Adoption is a big part of my life. We are an adoptive family with 3 kids who we adopted shortly after birth. Two of our kids are lucky enough to be part of open adoptions. We have a relationship with their first families. It’s been a good thing for my kids. We really view them as part of the family. Our youngest is part of a closed adoption. She’s still young so there hasn’t been much processing on what that means yet. But I’m sure questions will come as she gets older and we’ll do our best to help her work through all those emotions. Just like we’ll do for her brother and sister. No adoption story is the same and everyone processes it in a different way. And that’s okay.

Adoption is so many things. It’s complicated. It’s raw. It’s emotional. It’s bittersweet. It’s love. It’s loss. It’s sacrifice. It’s trauma. It’s heartbreaking. It can rip families apart and it can bring families together. It can be ugly. It can be beautiful. It’s hard. It’s messy. It’s a cluster of feelings. So many different feelings often felt at the same time. Joy, sorrow, happy, sad, anger, confusion, nervous, scared, hopeful.

For me, it’s one my greatest blessings. It’s what brought me my family. Adoption made me a mom. It made my dreams come true. I longed to be a mom and wasn’t able to accomplish that through the more traditional means. I look at my children and my heart melts. I have to pinch myself on a daily basis. I don’t understand how I got so lucky to be their mom. Truly. I’m in awe every day that I get to be their mom. But yet, I’m crushed. My heart is broken. Because I get to be mom someone else doesn’t. Their tragic loss was my incredible gain. I get to wipe tears, read stories and tuck them in at night. I get to be there for all the good stuff and the not so good stuff too. And somewhere else, there’s a mom who is always thinking about that sweet baby she felt like she had to say good-bye to.

I watched a young mom who I had to gotten to know and grew to love say good-bye to her newborn baby daughter. It was gut-wrenching. It made me ill. The tears, the screams and then eventually she just went numb. A shell of who she was. The image of her standing in the hallway at the hospital, empty, will be permanently etched in my mind. Those are things I will never forget. How can I? I went home that night with a baby I loved; but a baby who wasn’t mine. Yet. This baby was brand new to me. I was a stranger. But somehow my mothering instinct took over immediately and I cared for that baby and loved her like she was already mine. But my heart was breaking too. Somewhere her first mom was missing her like crazy. And this baby was missing her mom too. Her first mom was the only thing she knew for 9 months. Her voice, her smells, her love. And then that was it. The baby was whisked away and placed in a new family. My family.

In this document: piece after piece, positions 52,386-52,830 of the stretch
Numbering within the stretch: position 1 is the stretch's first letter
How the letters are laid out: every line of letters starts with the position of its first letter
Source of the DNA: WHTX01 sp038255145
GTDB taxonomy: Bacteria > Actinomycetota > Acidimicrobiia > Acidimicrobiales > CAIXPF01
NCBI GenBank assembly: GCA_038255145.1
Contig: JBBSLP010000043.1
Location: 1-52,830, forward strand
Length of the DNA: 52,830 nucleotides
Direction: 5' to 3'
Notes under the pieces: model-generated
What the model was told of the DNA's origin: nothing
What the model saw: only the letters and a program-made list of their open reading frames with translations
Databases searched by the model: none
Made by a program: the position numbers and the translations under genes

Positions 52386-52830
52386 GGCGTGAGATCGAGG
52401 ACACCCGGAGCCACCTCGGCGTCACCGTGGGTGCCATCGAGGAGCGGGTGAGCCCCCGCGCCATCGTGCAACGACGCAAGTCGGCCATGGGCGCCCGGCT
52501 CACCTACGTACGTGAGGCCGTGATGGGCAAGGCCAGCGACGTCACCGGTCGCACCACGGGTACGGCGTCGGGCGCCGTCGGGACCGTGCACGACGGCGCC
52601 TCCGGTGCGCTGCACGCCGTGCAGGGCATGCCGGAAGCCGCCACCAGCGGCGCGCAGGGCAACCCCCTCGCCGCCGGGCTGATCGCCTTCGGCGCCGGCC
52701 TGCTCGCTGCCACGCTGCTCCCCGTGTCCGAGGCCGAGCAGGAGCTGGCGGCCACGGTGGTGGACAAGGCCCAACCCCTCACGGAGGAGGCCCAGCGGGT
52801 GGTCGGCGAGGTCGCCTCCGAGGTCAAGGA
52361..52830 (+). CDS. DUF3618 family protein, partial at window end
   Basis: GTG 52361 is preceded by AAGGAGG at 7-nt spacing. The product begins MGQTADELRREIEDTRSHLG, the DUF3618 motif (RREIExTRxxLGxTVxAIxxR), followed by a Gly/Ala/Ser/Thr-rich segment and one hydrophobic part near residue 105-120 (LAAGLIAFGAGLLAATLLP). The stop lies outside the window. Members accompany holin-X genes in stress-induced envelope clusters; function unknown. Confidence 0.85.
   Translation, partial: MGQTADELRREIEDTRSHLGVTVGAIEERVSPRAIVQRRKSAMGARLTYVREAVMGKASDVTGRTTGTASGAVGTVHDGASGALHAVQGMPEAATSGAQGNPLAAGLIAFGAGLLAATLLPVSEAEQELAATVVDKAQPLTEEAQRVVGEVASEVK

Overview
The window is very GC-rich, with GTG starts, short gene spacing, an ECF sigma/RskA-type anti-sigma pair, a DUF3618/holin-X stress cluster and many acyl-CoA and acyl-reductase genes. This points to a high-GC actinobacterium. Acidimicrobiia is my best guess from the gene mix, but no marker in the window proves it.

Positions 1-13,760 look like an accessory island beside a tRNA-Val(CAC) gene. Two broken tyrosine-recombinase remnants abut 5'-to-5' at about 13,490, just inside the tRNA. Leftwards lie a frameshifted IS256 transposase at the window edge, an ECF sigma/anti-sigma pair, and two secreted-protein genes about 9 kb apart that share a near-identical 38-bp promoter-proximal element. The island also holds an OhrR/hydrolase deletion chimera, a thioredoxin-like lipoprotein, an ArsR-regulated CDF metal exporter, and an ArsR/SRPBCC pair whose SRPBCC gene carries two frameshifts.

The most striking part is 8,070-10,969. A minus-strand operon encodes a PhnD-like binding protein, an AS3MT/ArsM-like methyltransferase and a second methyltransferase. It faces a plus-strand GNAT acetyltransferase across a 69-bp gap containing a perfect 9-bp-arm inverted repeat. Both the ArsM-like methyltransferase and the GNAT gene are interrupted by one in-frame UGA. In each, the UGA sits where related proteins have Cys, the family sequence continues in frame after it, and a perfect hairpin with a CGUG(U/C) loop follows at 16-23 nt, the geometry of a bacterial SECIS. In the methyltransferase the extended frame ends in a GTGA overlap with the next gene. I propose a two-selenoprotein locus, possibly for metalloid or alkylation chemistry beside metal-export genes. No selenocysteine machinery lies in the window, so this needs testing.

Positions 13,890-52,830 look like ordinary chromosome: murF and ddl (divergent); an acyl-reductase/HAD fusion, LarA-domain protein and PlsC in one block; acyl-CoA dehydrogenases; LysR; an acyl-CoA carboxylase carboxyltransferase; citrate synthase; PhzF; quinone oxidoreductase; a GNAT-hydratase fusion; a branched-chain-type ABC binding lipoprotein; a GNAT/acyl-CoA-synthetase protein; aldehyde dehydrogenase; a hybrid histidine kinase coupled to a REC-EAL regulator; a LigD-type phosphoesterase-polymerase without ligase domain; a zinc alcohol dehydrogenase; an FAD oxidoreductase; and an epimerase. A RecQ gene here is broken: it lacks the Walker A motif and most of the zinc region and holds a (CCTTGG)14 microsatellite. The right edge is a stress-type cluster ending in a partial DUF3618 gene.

In a perfect world, there would be no need for adoption. But we live in a broken world. My kids weren’t intended for me. I’m not the mom who helped create them. But yet, I get to be their mom. I will never take that for granted. Adoption isn’t easy for anyone. It starts with a major loss. A loss that is hard to overcome. But somewhere amidst the brokenness and heartache there can be beauty. When I look at my kids, I see so much beauty. Their stories start with loss and trauma but are also filled with lots of love. My prayer is that my kids always know how truly loved they are. By me, my husband, our families and their first families. The ones who loved them first. And too many others to count. My kids know a lot of love and there can never be too many people loving them.

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Alissa Kay

Alissa was born and raised in the Midwest and currently calls Wisconsin home. She's happily married to her college sweetheart and she's living out her dreams of being a stay-at-home mom. Although, let's be real, she's hardly ever home. She's the mom to 3 kids who all came to her via adoption. A boy (8) and 2 girls (6 and almost 4!). The kids keep her plenty busy, but when she has free time she enjoys a night out with friends or curling up with a good book.